A Communion of Care, a sermon for World AIDS Day

December 1, 2008 at 10:13 pm | Posted in Uncategorized | Leave a comment
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bu_aids_badge2

I was asked to preach today for World AIDS Day at Advent Lutheran Church.

I woke up this morning on World AIDS Day with many emails in my inbox from around the world.   WAD is a time of social networks, and we celebrate it in many ways – we post liturgy on websites, email, worship, remember, give money, wear ribbons.  Today is the day that we do these things all at once, all over the world.  By sitting here in these pews we are part of a chain of reflection and action.

AIDS is with us in the US, but from my work at the Lutheran Office for World Community, an office representing the ELCA and LWF at the United Nations, I have seen the immense and tragic effects of AIDS’s in countries that are poorer than ours.  Having traveled to far off places, I feel I must tell you what I have seen, that among suffering I have felt awe.  This witness is what I am going to talk about today.

When I visited Kenya last year, I sat with a group of women at Jerusalem Parrish in Nairobi.  These women meet weekly for a widows support group. In Kenya, widowed women are considered outcasts, and face discrimination.  After the husband dies, it is part of the culture for his family to take his land and his house, in the worst cases forcing the woman out on the street with nothing.  One of the women told me: “As you mourn death of your husband, someone from his family is in Nairobi filing the paperwork.”  I can’t imagine, on top of such a loss, having to fight for your home at the same time as you grieve.

Continue Reading A Communion of Care, a sermon for World AIDS Day…

a gospel of gender equality in Papua New Guinea

September 24, 2008 at 4:01 am | Posted in Uncategorized | Leave a comment
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Pastor Michael

Pastor Michael

I spent the last week in Papua New Guinea – not something I ever expected!  With over 800 languages, communication in PNG is fascinating.  There is no internet and even phones are hard to come by, a few cell phones are here and there.  Most people I met promised to write me — as in a letter.  We will see how that goes.

I went to PNG as an invited guest to a Lutheran women’s conference.  Colonized by Germans, more than one-fifth of the country is Lutheran.  One of the key features of the conference was a bible study called “Jesus Liberates women in PNG from male dominated cultures”.

Growing up, Pastor Michael, a seminary professor, watched his mother suffer in a polygamous marriage. His father, a “bigman” would forceably take the pigs she raised so that he could enjoy a high status in the community, beating her if necessary.  When mensturating, women were (and still are in some places) secluded, and some believe that even the food they touch is contaminated so they are no allowed to cook meals.  After the age of 13, Michael was discouraged from spending time with his mother.  Because of a tradition called the “Bride price” –similar to a dowry– women cannot divorce their husbands because their family is expected to pay the money back. By paying for their wives, it encourages a culture where many men consider their wives a possession. Even though she was often beaten by her husband, his sister was unable to divorce him because of the culture and eventually committed suicide.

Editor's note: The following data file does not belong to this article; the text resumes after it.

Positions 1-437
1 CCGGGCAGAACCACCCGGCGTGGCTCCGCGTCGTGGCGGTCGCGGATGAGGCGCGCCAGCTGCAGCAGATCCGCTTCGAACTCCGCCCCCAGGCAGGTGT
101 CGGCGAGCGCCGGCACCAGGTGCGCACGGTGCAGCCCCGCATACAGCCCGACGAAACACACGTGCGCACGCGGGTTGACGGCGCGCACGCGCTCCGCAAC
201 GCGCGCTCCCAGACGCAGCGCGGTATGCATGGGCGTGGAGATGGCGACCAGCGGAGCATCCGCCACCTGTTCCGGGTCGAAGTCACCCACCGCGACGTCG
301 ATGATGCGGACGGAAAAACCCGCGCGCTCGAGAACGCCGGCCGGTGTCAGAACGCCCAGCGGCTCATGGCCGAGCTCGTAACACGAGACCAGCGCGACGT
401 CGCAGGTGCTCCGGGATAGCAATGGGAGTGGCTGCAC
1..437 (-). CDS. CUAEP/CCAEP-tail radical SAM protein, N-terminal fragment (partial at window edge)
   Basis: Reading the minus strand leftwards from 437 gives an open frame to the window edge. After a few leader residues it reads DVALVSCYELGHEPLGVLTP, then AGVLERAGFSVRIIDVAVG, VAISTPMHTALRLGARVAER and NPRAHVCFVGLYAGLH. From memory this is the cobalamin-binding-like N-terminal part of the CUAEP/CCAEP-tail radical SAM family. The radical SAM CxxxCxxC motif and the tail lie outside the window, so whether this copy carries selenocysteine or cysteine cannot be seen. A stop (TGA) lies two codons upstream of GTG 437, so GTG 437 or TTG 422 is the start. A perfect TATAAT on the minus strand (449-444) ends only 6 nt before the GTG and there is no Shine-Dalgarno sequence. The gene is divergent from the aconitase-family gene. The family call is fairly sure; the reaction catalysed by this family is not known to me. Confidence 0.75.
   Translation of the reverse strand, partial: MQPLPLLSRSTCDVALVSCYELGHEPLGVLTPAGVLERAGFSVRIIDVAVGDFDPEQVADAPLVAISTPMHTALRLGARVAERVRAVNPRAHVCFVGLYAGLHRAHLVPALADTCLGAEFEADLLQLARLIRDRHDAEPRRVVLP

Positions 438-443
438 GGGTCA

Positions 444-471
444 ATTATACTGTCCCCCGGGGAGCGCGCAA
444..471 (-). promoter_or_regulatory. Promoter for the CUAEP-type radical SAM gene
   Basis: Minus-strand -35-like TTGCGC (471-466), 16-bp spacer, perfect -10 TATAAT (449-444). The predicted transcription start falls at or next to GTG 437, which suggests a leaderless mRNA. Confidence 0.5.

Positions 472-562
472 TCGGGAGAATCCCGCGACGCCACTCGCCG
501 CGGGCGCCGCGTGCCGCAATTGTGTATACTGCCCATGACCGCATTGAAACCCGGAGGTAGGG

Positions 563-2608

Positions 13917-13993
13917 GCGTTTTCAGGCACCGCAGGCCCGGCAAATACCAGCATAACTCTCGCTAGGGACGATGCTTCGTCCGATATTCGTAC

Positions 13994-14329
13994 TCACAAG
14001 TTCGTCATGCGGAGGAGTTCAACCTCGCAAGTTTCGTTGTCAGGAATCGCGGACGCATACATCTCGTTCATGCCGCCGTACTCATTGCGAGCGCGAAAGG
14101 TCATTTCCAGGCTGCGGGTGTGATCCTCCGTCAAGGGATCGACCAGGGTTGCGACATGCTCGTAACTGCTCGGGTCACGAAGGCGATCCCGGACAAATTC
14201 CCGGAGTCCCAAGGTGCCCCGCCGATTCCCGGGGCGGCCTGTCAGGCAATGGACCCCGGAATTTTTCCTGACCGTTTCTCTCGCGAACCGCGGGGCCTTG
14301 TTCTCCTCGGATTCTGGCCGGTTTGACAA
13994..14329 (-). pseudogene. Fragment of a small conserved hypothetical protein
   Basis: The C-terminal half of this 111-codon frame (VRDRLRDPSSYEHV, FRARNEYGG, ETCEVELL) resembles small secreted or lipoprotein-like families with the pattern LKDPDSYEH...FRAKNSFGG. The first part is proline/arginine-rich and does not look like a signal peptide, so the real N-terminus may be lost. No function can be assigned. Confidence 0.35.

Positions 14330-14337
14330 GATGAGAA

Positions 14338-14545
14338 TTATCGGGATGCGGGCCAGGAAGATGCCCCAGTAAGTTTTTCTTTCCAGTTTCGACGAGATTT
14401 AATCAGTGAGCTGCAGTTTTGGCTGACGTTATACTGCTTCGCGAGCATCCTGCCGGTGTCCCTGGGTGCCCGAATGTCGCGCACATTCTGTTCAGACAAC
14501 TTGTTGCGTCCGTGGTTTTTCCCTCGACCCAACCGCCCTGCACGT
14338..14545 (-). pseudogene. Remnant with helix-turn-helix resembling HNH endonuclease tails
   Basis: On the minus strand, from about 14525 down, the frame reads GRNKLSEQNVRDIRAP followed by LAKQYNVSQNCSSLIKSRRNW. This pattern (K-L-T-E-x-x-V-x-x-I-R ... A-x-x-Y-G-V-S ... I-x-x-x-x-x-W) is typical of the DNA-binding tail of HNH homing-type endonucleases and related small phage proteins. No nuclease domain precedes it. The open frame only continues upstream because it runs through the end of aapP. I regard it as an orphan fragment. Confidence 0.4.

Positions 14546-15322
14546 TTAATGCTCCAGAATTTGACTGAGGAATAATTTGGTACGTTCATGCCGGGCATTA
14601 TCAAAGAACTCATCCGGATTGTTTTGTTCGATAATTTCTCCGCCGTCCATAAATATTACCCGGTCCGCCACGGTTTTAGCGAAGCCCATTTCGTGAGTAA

All this caused him to read the bible searching for stories of women’s liberation.  At the conference he distributed a 60-page book written in Pidgin (the national language) and English that systematically unwraps the stories of women in the bible to deliver a message of respect and encouragement for women’s leadership.  It ends with a chapter: “Jesus’ approach to the Samaritan Women (and others) could be a model for PNG men to follow”.   Some of the suggestions:

-PNG men should put aside their beliefs of gender-based concepts of clean and unclean…

-Women ought to be given equal invitation and opportunity for leadership roles in the church

-Women should be given equal theological education…

-Women should be ordained

Now – the format of this communication was not modern, it came in a dense booklet – footnotes – even the original greek in some cases.  But this is an oral culture, so the women may not read this thesis booklet, but they will remember his message and retell it in their villages. They asked him to address the synod meeting next year, which will be mainly men, and hopefully this will happen.  In a male-dominated culture, it will help women gain credibility to have a man – and the bible – speaking on their behalf.

I think this was a historic occasion in PNG, and it speaks to the power of education.  He went to school and chose to study this subject and is now preaching a new gospel in his own language in a country that is hungry for it.  The “West” cannot export gender equality, it has to come from up from the grassroots within.  PNG is a very religious country, they have mixed Christianity with their own beliefs and it permeates almost everything they do.   I can’t think of a more credible way for a gender equality movement to gain foothold in this country.

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